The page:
Coyote Jim

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About Coyote Jim

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    I'm a beginner so I am interested in learning. Lots and lots of learning.
    I do seem to love hand tools the most though.

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  1. So it took me a couple of months to actually get around to doing this, but I did it. Sheesh! Finding shop time these days is tricky. The burnisher technique worked really well. Did not close up the gap completely but it looks a LOT better. Thanks for all the tips guys.
  2. There is always these guys: It's my understanding that they still use some of their casts that are over 70 years old. I drool over that site from time to time.
  3. I need to make this into a poster. I need to stop overthinking and just grab a damn saw already.
  4. I have this issue. My issue is that no matter what I am thinking about building, my default thinking makes me want to use traditional joinery and solid hard wood for everything. No matter what it is. For example: I want to make a bench seat in my kitchen. I immediately start thinking of where I am going to source the white oak or maple and will I use mortise and tenon or bridal joints. Maybe I'll try my hand at home made hide glue this time. That is when I get overwhelmed and then stick the idea on the back burner. I'm just not good at reminding myself that a bench just needs to be made well enough to hold butts. It does not need to hold butts for the next century and it does not need to be a masterpiece. Not everything needs to be fine furniture grade. Construction lumber can be used to make a very nice and very functional bench. Bolts and screw, if used properly, can be plenty strong. Are any of you guys like this too? If so do you have a way or resetting your brain to keep you from over engineering everything?
  5. Thank you everyone for all the help. Once this thing is all done I'll post a pic or two on how it all worked out.
  6. I have never even heard of this technique. Didn't even know that was possible! Just emptied the collector. I suppose I could just run a few off cuts through the table saw and gather some dust. Have you had much success with this technique?
  7. Just completed assembly on my project and for a finish I want to try shellac and dye. I have never used shellac (other than the spray can stuff) before, nor have I ever used dye. Do any of you have any recommendations of a good resource where I can learn shellac? Like a shellac/dye 101? I know I can just google it but that is a bit of a shotgun approach, my hope is that you guys could give me more of a focused direction.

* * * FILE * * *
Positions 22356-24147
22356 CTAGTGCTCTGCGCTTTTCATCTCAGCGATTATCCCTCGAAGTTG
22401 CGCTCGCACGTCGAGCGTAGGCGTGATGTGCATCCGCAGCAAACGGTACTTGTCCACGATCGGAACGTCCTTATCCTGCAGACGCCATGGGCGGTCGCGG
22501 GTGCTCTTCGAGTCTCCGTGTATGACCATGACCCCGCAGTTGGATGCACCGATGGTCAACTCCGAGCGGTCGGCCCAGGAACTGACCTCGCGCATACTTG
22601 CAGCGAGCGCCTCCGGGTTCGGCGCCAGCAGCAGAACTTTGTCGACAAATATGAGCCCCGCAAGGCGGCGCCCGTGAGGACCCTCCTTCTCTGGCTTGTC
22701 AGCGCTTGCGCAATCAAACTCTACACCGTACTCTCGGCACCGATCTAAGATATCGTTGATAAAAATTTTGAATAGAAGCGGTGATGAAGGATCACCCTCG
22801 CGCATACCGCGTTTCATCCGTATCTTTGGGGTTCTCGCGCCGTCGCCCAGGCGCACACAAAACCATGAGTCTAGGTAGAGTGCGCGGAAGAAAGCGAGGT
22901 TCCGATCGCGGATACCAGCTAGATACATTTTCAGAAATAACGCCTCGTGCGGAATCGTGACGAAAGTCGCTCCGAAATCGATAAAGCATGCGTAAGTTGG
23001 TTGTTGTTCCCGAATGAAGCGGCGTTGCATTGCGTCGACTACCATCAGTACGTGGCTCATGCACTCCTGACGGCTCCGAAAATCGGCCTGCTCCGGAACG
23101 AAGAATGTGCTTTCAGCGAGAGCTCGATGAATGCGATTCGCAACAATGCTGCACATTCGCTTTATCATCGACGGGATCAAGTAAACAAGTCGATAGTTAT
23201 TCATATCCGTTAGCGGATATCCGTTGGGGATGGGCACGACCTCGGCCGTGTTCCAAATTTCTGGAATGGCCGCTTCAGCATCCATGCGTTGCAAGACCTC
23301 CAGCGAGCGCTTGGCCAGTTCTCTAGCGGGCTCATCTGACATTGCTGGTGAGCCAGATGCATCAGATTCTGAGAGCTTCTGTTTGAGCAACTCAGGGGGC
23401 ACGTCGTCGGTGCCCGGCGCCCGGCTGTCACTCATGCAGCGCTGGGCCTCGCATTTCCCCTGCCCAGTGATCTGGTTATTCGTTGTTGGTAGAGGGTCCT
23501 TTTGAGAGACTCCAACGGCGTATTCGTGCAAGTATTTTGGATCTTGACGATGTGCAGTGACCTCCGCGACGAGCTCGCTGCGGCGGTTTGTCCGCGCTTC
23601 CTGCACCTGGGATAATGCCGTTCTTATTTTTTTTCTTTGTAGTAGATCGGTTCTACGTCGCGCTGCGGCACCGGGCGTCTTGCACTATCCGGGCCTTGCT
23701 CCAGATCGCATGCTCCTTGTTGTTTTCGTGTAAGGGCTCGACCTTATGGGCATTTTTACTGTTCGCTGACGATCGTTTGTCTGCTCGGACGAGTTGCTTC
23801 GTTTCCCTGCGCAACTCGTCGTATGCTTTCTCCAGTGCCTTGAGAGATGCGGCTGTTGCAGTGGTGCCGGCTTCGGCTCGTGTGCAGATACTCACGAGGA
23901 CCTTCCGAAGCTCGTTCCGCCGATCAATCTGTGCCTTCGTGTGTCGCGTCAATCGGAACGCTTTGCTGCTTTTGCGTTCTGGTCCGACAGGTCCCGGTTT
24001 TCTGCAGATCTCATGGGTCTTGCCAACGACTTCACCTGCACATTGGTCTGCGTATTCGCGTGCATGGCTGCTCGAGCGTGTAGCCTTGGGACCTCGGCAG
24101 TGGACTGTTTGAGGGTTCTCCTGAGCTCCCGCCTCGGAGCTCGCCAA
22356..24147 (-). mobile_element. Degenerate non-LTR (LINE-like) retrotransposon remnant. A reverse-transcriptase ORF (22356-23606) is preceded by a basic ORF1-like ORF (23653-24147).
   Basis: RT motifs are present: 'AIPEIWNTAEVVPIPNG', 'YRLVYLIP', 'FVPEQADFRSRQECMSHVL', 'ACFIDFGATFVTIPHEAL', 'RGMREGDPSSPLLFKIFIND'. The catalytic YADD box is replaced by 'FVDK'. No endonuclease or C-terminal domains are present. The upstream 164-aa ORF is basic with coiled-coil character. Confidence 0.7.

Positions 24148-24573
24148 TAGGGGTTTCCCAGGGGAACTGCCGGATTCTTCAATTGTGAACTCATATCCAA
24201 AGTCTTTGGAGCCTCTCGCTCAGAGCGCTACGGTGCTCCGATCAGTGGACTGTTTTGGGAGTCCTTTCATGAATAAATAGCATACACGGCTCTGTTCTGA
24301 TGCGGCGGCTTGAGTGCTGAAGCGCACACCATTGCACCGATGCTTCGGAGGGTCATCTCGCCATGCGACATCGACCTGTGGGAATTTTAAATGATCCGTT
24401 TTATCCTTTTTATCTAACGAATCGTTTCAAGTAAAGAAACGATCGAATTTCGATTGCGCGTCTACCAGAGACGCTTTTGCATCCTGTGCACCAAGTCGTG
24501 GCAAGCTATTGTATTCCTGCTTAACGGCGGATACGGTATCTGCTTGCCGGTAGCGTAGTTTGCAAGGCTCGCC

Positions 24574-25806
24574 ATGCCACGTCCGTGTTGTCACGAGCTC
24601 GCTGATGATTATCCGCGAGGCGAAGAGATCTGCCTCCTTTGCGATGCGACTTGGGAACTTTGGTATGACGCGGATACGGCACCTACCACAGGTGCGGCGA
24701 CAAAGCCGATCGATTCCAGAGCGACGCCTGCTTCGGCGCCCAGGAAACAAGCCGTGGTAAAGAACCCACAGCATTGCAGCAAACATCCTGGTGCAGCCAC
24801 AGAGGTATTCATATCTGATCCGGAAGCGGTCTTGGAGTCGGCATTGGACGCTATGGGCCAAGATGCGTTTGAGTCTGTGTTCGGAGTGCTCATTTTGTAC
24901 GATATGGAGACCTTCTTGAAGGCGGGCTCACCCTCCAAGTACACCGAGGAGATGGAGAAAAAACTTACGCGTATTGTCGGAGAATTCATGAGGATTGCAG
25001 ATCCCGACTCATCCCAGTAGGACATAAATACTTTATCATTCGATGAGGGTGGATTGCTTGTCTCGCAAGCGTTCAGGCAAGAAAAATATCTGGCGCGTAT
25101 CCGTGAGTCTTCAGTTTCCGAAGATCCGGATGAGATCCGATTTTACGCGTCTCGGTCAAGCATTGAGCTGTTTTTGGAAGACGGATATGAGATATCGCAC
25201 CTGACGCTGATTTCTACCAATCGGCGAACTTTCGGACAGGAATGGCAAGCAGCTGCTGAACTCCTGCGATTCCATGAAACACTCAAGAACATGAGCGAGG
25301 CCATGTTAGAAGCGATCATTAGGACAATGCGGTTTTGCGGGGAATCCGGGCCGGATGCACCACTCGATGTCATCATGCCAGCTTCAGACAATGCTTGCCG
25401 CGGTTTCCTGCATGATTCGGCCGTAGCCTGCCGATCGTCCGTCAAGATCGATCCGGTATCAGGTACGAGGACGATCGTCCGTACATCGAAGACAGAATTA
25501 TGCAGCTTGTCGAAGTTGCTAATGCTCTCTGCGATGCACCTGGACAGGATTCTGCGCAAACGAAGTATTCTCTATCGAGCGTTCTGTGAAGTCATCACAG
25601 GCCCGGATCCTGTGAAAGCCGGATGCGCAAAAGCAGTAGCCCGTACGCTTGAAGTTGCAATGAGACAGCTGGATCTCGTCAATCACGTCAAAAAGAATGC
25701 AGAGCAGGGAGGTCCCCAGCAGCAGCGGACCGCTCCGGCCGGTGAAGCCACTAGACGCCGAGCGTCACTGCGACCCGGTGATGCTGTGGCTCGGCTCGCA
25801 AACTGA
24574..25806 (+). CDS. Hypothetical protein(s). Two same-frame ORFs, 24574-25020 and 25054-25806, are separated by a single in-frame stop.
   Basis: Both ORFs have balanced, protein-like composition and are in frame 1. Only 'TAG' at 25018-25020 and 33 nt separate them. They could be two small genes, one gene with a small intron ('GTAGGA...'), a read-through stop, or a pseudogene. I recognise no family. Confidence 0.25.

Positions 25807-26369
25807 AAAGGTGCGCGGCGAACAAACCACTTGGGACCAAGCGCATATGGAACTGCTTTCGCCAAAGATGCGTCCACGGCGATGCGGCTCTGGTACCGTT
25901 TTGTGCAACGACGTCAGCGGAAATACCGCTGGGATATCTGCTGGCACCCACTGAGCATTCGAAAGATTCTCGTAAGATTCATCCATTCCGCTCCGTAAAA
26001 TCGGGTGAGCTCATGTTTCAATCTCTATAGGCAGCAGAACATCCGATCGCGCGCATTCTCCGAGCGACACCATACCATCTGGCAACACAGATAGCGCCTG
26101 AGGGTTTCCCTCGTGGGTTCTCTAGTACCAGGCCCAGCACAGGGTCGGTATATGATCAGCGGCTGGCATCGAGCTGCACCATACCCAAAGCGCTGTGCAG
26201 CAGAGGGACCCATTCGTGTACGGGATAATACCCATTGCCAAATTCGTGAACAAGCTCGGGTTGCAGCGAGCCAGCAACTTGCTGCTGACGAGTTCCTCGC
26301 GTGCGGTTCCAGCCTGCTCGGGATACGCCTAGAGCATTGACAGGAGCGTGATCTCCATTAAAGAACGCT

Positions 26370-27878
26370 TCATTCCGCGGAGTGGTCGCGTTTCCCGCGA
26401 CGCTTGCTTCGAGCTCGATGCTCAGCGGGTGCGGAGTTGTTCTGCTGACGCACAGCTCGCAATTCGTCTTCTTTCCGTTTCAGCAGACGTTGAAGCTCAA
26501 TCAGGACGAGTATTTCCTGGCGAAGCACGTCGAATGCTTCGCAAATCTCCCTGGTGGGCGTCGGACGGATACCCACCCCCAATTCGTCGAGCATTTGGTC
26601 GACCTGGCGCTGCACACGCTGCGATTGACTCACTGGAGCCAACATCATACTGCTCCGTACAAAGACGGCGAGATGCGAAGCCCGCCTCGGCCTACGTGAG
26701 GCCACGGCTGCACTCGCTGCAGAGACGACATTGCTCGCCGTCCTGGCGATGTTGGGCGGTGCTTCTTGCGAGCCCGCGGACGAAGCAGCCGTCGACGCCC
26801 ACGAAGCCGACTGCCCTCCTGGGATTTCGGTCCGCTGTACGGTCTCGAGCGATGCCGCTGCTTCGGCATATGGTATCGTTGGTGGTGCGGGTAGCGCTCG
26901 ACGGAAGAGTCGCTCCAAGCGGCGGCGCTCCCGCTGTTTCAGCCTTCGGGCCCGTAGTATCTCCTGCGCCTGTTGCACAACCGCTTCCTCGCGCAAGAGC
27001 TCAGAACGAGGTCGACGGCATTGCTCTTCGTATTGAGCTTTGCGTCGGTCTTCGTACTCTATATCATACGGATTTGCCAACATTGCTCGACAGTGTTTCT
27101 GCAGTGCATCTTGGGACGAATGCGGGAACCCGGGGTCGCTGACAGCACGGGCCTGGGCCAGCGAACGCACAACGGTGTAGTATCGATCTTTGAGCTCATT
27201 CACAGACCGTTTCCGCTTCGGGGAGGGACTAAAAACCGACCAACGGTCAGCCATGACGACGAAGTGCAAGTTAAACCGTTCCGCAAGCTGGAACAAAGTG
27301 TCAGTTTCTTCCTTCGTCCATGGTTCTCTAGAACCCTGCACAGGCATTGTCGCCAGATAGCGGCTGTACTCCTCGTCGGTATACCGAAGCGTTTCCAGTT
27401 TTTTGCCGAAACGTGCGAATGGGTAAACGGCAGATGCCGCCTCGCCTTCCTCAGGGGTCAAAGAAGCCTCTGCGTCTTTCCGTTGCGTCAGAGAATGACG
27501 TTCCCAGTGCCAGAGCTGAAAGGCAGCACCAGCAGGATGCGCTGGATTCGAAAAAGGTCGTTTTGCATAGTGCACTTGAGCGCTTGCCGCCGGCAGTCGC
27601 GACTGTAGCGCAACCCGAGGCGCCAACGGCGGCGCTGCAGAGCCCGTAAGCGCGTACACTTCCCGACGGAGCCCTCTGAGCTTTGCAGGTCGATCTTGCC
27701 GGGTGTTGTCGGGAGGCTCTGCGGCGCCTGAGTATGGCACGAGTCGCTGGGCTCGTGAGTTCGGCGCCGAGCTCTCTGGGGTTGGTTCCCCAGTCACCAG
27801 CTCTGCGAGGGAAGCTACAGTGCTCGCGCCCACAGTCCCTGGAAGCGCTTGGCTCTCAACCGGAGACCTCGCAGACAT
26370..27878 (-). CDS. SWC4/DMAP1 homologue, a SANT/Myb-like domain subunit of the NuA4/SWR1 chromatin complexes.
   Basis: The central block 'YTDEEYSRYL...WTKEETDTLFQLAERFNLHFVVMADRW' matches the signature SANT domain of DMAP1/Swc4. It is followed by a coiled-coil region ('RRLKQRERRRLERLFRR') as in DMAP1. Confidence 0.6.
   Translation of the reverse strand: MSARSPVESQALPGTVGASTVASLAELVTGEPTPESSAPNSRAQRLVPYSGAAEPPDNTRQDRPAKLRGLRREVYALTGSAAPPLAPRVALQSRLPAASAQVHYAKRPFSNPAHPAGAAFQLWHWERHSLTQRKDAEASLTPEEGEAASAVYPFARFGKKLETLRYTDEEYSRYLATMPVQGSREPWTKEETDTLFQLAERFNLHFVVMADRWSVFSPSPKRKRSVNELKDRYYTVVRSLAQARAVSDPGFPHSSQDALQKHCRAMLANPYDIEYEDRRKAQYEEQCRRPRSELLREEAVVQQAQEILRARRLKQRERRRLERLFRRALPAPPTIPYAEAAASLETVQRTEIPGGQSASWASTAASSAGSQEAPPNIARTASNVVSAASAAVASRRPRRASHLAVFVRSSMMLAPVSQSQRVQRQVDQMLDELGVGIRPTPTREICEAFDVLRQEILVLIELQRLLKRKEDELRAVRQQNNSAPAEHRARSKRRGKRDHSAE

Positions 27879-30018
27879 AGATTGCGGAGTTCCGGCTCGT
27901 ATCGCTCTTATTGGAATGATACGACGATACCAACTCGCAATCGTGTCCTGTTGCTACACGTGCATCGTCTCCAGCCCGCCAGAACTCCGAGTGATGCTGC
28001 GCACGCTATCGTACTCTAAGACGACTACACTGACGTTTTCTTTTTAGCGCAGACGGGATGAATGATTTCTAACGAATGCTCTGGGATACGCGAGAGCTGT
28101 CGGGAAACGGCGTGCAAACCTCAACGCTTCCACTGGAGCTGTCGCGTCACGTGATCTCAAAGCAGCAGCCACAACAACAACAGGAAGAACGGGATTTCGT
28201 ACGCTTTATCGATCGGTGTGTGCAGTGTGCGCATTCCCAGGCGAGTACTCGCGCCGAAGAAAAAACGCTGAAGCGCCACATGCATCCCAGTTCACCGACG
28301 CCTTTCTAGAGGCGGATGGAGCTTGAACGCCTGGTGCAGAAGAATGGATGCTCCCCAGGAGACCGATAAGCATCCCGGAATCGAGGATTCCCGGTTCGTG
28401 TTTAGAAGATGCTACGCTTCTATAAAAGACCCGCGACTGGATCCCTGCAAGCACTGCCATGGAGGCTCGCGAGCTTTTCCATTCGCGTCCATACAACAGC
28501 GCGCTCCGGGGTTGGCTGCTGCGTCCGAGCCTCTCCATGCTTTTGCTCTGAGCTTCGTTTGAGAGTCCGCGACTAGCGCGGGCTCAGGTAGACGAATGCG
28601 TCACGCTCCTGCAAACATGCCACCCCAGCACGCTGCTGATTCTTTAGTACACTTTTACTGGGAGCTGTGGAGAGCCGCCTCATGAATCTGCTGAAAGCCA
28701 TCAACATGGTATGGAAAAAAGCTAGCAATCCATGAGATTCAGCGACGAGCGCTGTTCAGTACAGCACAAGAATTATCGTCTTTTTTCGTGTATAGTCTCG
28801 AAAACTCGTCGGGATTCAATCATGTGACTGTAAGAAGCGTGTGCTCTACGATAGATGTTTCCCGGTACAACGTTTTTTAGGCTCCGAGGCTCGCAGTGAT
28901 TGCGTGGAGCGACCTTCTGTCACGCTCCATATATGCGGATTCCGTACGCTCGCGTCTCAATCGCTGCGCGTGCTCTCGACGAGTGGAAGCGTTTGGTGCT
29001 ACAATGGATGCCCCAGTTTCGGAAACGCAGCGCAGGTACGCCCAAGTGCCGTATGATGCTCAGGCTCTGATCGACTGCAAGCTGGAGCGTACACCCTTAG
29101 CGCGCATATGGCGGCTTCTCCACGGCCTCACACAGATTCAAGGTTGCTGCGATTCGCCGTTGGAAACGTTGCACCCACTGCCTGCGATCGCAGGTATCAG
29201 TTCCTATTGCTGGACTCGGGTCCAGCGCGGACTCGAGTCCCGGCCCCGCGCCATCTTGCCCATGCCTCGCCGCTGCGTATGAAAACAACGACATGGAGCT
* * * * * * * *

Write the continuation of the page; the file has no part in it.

8. I just completed the assemble on my project and I have a 30 degree miter that has a bit of a gap: I'm not sweating it too much because this is a piece that will be for me and this gap is not in direct line of sight of the people who may see it. But I would like to minimize it anyway. Any of you fine folks have some good advice to fill/hide this gap? It's red oak by the way, if that matters.
  9. I am far from a seasoned veteran but I have used both Japanese water stones and DMT plates. I get a sharper edge with the water stones (I used 6000 then strop) than I do with the DMT 1200 then strop. Not much sharper, but definitely sharper. The DMT plates are SO much more convenient than the water stones. Because of how quick and mess free they are I tune up my edges WAY more often than when I used the water stones. For me, getting sharp quickly and conveniently are more important. If I had a bigger shop and a dedicated sharpening station, like a shop sink or something like that, and I could have my water stones set up ready to go at all times and all I had to do when I needed to touch up my edges was walk 10 feet across the room, sharpen for 3 minutes then get right back to work, well then that is for sure what I would do. But in my garage with very limited space, DMT stones are what I chose. In one of Christopher Schwars' books (I think it is the Anarchist Tool Chest) he says all of the sharpening systems will get your tools sharp. So pick one and get good enough with that system so you are getting very sharp results and you are getting them very fast. That way you can get back to what you came into your shop to do in the first place which is woodworking.
  10. This is kind of along the same lines. I have had my eye on these reproductions of The Woodworker Magazine. Have any of you bought any of these books? Do you know if they are as good as the people who are selling them say they are? The books from The Lost Art Press are a bit expensive but they are extremely high quality.
  11. Wow! Can you share how you got such a tight joint on the top in the front on that curved piece?
  12. Thanks for the input guys. I have no idea what that kind of thing goes for so having good folks like you giving me some input sure is helpful.
  13. Is this as good of a deal as I think it is? One of those one in decade finds? Does anyone know anything about J.A. Fay & Egan tools?
  14. Thanks for the info and the recommendation on American Green Light. Looks like they are having a pretty decent sale right now so I picked up a couple. Have a look:
  15. Go with this router. It is worth every penny: